In an announcement statement today, another TripAdvisor official put it differently: “Adding Expedia to the Instant Booking platform nicely complements TripAdvisor’s existing hotel inventory and helps users shop for a great deal on a hotel,” said Robin Ingle, TripAdvisor’s senior vice president for global sales.
It should be noted that Expedia already participates heavily in TripAdvisor metasearch, paying for clicks when TripAdvisor users comparison-shop for hotels and link off to Expedia.
With the new agreement Expedia would be both a TripAdvisor metasearch advertiser and a booking partner. Expedia had reported in recent quarters that as TripAdvisor ramped up its booking features without Expedia as a participant, Expedia’s metrics in TripAdvisor were positive but growing less advantageous.
“With this new agreement, we are interested to see how we can drive additional customer acquisition given the product and customer experience enhancements Instant Booking has made,” said Aaron Price, Expedia Inc.’s senior vice president of global marketing.
So Expedia should gain some advantage from participating in TripAdvisor Instant Booking.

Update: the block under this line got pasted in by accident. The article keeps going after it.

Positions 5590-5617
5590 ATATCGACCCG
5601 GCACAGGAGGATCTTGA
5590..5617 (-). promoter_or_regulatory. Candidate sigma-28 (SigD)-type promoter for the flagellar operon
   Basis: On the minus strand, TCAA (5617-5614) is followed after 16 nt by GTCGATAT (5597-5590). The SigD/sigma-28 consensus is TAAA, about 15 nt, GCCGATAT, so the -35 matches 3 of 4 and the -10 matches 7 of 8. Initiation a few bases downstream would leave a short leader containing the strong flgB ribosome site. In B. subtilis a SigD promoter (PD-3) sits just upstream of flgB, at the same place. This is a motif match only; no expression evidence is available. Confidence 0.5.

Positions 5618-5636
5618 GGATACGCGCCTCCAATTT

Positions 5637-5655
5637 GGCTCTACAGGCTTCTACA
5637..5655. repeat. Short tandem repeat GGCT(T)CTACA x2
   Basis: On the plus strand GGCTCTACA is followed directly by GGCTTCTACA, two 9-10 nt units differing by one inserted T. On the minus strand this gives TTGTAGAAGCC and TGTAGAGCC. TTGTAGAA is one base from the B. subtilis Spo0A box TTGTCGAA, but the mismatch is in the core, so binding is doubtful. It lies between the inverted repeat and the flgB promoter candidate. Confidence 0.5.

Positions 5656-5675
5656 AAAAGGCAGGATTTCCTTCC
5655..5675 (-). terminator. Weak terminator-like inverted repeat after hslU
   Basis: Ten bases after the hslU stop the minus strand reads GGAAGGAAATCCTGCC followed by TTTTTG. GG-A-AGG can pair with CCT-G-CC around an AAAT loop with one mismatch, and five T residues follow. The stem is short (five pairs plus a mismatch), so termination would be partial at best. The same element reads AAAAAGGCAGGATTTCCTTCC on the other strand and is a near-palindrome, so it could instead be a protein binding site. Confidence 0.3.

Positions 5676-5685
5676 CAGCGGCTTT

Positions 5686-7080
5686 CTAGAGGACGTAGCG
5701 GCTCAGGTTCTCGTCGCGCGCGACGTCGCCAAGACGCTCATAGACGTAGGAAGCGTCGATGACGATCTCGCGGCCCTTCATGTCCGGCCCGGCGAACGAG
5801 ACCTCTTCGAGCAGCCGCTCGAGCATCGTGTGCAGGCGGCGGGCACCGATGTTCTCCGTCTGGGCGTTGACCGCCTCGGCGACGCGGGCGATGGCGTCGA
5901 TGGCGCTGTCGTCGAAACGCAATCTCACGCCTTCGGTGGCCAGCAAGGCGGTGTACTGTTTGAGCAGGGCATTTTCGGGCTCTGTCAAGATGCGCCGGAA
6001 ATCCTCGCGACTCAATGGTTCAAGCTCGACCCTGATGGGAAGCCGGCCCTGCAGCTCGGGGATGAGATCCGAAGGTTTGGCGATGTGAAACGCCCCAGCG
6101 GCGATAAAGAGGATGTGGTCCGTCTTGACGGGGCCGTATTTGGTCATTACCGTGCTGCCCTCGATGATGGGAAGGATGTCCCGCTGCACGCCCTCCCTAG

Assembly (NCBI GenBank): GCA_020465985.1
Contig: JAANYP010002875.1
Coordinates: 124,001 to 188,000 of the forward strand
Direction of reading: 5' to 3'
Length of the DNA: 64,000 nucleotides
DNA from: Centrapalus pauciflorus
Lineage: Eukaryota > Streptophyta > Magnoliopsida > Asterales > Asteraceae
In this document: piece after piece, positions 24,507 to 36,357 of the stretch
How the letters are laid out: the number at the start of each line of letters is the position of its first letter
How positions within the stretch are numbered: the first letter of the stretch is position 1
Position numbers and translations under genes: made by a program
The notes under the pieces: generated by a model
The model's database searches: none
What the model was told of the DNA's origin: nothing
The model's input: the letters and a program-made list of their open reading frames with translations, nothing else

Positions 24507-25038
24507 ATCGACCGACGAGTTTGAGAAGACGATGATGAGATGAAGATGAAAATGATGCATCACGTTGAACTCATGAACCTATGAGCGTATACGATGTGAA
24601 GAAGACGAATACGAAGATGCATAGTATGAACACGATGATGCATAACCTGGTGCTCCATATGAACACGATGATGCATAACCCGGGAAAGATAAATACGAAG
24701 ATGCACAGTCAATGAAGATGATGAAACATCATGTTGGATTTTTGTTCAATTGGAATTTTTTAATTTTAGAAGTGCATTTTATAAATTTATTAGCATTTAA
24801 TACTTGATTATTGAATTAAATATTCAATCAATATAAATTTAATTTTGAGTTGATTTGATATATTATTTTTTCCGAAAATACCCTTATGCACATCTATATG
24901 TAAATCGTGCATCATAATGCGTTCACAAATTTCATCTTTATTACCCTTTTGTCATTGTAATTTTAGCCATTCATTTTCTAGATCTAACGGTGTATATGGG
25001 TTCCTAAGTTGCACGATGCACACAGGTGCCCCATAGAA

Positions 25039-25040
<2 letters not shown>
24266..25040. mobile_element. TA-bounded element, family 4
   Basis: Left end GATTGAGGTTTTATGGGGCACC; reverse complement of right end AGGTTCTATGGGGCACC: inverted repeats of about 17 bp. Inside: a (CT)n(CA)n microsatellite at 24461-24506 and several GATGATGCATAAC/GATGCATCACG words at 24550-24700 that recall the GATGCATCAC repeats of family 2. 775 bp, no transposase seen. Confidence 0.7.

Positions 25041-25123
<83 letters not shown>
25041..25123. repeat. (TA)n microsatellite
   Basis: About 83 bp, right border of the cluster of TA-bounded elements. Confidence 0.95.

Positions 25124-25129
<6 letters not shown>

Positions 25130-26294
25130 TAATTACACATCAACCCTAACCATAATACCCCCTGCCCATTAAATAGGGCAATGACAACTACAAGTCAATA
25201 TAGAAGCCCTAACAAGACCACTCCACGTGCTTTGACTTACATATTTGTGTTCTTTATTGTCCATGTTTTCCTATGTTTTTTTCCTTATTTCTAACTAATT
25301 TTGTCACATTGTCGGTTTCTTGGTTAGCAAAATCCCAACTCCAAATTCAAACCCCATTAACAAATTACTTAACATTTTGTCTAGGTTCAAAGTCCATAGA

The Priceline Group, including its Booking.com, Agoda, and Priceline.com brands, are the losers in this new agreement between TripAdvisor and Expedia — but only marginally. The Priceline Group has the resources to keep a heavy presence in TripAdvisor Instant Booking and even if Expedia gains ground in TripAdvisor Instant Booking to the detriment of the Priceline-owned brands, the Priceline Group’s business is so large that TripAdvisor Instant Booking isn’t material to its results.
Chain hotels and independents likely aren’t welcoming Expedia’s entry into TripAdvisor Instant Booking, either, because it adds another strong competitor that they’ll have to deal with as online travel agencies and the hospitality industry confront one another in TripAdvisor.
“In addition to showing increased industry support for IB, the inclusion of Expedia inventory will add more suppliers per hotel, which should result in more competition for the IB booking path and result in a higher potential for IB to match or beat the lowest price offered on other sites,” wrote Michael Olsen of Piper Jaffray in an investor note after the announcement. “The roll-out of Instant Book (IB) has clearly not been seamless for the company (or investors), but the trajectory of IB is improving and we continue to believe it will lead to higher hotel long-term economics for the company (TripAdvisor.”
It is interesting that Expedia’s initial tests as a TripAdvisor Instant Booking participant begin in the U.S. and on desktop. TripAdvisor isn’t stating whether Expedia would participate in Instant Booking in markets outside the U.S.
Since introducing Instant Booking in the U.S. on mobile devices in June 2014, the booking feature has been the most successful in the U.S. as other geographies were added later. Desktop has been the strongest device and converts the best — and this is where Expedia will begin.